Civil Rights And Freedom From Religion

Civil Rights And Freedom From Religion

In the last article, Civil Rights And God, we examined the apparent tug-o-war American society experiences. On the one side the secularists are calling for a complete annihilation of the idea and concept of “God”, while conservatives on the other side of the spectrum claim religion as an untouchable institution that is above questioning. Who is right?

  • What is the separation of church and state we hear so much about?
  • Are the observance of Christmas and the upholding of Civil Rights mutually exclusive?
  • To what length should Americans go to ensure that religious oppression is prevented?
  • How does The Constitution protect us from ourselves?

Freedom From God?

The Bill of Rights states that

Congress shall make no law respecting an establishment of religion, or prohibiting the free exercise thereof...
It is plain that religion is to be a personal choice of any individual. The government is specifically forbidden from establishing an “official” religion, nor may it hinder any individual from exercising any faith, or no faith at all. Nonetheless, it appears that American Society is indeed shaped by Judeo-Christian values and ethics. Did the founders of our nation intend to form a government that offered special recognition to Christianity?

America Is Not A Christian Nation!

Adherents to this line of reasoning cite the fact that the Constitution only mentions religion in the negative, i.e. the prohibition of religion being legislated (Amendment I) or used in legislating (Article VI). Additionally, the very fact that Thomas Jefferson is referring to a “creator” and not to “God” in the Declaration of Independence, is seen as proof that Christian language (and thereby Judeo-Christian ethics) are specifically avoided in government.

Of course, the coup-de-grace for anything Christian may be found in 1797’s Treaty with Tripoli, wherein George Washington’s government forged an alliance with the Muslim rulers of North Africa with the words

"[T]he government of the United States is not, in any sense, founded on the Christian religion…."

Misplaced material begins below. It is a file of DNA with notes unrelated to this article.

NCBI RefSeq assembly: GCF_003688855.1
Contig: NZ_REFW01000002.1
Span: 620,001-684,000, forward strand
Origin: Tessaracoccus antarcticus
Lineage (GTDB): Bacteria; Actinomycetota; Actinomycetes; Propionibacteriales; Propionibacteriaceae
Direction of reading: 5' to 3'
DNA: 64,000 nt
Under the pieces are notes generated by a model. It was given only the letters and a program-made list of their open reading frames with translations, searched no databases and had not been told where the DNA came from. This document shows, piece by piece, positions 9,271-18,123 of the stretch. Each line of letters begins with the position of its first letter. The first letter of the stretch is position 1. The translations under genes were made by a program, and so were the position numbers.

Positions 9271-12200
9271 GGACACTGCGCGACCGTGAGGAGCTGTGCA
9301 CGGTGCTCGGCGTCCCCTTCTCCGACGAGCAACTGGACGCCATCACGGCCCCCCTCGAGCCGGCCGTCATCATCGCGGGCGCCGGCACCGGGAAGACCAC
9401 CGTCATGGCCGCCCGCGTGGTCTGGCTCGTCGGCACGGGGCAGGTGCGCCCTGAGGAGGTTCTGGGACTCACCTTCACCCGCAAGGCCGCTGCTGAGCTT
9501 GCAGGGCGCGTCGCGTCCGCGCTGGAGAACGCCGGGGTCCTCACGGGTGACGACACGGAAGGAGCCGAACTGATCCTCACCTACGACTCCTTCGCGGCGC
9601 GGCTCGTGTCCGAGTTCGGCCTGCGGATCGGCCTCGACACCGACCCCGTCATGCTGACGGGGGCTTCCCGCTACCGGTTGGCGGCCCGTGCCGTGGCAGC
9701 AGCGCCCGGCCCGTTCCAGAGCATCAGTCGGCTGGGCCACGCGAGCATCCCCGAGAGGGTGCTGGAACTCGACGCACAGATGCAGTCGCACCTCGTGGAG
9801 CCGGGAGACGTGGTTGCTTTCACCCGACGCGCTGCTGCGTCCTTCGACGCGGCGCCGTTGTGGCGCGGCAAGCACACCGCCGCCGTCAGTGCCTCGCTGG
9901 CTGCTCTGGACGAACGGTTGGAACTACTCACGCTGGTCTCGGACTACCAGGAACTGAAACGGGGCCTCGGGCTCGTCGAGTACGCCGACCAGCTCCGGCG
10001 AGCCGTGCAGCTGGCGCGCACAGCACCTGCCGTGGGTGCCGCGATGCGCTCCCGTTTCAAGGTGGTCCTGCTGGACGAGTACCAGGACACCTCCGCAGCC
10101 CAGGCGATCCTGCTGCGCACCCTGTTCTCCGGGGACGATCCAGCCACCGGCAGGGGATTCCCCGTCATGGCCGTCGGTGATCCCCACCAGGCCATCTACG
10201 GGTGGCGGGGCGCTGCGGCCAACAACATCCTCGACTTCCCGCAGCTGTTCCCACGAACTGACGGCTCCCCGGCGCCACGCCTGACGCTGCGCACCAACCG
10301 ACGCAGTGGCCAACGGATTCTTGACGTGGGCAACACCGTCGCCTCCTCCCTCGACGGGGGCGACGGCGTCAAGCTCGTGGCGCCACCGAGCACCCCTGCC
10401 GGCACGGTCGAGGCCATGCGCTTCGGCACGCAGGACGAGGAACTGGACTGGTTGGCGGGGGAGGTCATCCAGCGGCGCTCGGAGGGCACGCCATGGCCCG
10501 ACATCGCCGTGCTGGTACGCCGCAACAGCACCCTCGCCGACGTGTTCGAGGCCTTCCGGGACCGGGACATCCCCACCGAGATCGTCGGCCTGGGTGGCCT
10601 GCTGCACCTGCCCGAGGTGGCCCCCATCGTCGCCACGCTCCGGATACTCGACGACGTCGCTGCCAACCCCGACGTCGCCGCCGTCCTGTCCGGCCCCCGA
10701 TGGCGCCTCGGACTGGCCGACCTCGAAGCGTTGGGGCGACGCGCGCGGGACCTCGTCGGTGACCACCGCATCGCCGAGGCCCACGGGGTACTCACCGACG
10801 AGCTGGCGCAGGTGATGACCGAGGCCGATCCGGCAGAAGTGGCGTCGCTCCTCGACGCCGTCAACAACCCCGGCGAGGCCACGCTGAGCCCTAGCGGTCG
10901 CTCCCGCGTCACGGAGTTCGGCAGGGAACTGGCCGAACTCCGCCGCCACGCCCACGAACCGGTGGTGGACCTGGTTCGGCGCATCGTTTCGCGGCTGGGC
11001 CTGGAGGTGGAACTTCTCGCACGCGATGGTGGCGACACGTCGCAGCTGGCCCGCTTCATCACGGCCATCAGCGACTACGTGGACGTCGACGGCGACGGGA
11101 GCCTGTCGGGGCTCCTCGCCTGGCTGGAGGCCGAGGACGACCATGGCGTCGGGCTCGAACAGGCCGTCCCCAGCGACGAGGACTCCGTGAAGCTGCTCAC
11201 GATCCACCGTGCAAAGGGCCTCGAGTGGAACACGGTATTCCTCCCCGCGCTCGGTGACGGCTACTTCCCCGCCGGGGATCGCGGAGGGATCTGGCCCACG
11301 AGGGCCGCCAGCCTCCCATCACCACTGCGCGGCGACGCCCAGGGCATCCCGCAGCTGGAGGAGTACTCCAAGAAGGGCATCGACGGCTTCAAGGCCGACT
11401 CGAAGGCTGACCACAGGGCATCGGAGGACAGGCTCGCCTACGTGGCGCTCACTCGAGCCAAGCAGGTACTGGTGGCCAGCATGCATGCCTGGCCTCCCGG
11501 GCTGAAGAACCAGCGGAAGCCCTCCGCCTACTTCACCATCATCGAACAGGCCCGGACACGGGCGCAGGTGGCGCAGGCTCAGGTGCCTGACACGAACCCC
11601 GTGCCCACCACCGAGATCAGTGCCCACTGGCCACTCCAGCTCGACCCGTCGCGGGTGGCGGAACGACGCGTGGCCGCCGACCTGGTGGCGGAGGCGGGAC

So was United States Supreme Court Justice Antonin Scalia wrong when he claimed in his speech at the interfaith conference at Manhattan's Shearith Israel synagogue:
I suggest that our jurisprudence should comport with our actions...
Was he mistaken when he alleged that “God,” as a term as well as an idea, is woven into every aspect of American society, from the look of our money to the text of our Declaration of Independence? To find out more, please read the next article in this series on Civil Rights and Religion.

Please take a look at the editor’s book recommendations.

To understand both sides of the issue, please consider reading Robert Drinan’s book, which “explores the state of religious freedom worldwide, arguing that international law and legal institutions have not gone far enough to protect religious freedom”:

Can God and Caesar Coexist?: Balancing Religious Freedom and International Law
Can God and Caesar Coexist?: Balancing Religious Freedom and International Law

To complement this perspective, I recommend Kimberly Blaker’s writing, which explains that “American Christian fundamentalists are working to change laws of our land and thus force all Americans to conform to strict religious ideologies“:

The Fundamentals of Extremism: The Christian Right in America
The Fundamentals of Extremism: The Christian Right in America

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Civil Rights And God
Civil Rights and Religion

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